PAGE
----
SUBSIDIARITY. “In a centralised society, subsidiarity will mainly mean passing powers downwards; but it can also mean passing appropriate powers upwards, even to an international body, if that would better serve the common good …” ' The Common Good ', Catholic Bishops of England & Wales, 1996.
Solidarity is the fundamental bond of unity with our fellow human beings All power and decision-making in society should be at the most local level compatible with the common good. Subsidiarity will mean power passing downwards, but it could also mean passing appropriate powers upwards.
The balance between the vertical (subsidiarity) and the horizontal (solidarity) is achieved through reference to the common good.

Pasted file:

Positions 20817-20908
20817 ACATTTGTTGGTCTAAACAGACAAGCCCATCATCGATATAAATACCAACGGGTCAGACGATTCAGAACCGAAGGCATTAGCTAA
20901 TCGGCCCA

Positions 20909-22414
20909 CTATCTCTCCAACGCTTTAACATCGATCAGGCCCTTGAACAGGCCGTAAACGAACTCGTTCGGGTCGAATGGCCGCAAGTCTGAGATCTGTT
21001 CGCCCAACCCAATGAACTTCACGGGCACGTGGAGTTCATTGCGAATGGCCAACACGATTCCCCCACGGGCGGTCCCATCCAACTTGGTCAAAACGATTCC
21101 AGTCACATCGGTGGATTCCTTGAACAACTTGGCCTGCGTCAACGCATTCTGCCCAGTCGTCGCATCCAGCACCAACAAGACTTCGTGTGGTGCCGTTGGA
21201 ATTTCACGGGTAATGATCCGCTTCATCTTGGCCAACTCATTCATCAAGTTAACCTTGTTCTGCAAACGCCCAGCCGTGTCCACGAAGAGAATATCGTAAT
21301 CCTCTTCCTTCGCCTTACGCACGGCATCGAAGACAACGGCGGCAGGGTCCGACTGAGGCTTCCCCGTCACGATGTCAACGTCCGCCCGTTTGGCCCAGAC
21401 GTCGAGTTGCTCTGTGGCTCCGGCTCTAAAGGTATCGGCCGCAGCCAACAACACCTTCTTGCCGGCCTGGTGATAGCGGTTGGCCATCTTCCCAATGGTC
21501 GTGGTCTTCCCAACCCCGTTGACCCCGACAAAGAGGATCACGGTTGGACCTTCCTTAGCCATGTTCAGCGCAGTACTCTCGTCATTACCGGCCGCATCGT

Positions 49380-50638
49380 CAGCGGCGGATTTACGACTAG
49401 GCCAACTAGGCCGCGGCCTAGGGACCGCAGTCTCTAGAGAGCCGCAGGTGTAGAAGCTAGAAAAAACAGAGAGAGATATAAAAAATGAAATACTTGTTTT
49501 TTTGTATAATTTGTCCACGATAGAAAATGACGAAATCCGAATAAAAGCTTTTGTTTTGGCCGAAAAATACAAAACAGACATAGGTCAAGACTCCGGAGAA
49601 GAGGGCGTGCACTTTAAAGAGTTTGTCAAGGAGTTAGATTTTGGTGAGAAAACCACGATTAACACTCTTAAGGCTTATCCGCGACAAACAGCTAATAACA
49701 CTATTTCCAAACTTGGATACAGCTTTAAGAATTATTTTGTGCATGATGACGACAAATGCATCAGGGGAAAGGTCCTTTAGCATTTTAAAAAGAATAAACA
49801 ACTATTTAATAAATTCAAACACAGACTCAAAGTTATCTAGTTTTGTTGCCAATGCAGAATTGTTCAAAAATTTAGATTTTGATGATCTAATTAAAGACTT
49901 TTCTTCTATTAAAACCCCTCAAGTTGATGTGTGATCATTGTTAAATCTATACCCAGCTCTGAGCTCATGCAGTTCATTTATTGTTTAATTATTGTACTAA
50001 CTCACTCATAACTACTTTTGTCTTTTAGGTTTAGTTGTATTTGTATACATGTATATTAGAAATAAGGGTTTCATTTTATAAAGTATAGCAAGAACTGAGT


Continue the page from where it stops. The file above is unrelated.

Prayer before a Crucifix
Most high, glorious God, cast Your light into the darkness of my heart.
Give me right faith, firm hope, perfect charity and profound humility, with wisdom and perception, O Lord, so that I may do what is truly Your holy will. Amen.
(St Francis of Assisi )
OTHER PRINCIPLES INCLUDE:
The Universal Destination of Goods
Community and Participation
(creating conditions where each person can flourish)
Care for Creation
(including the right to have a family and live as a family)
Dignity in Work
Peace and Reconciliation
(with the welfare of people and the environment at its centre)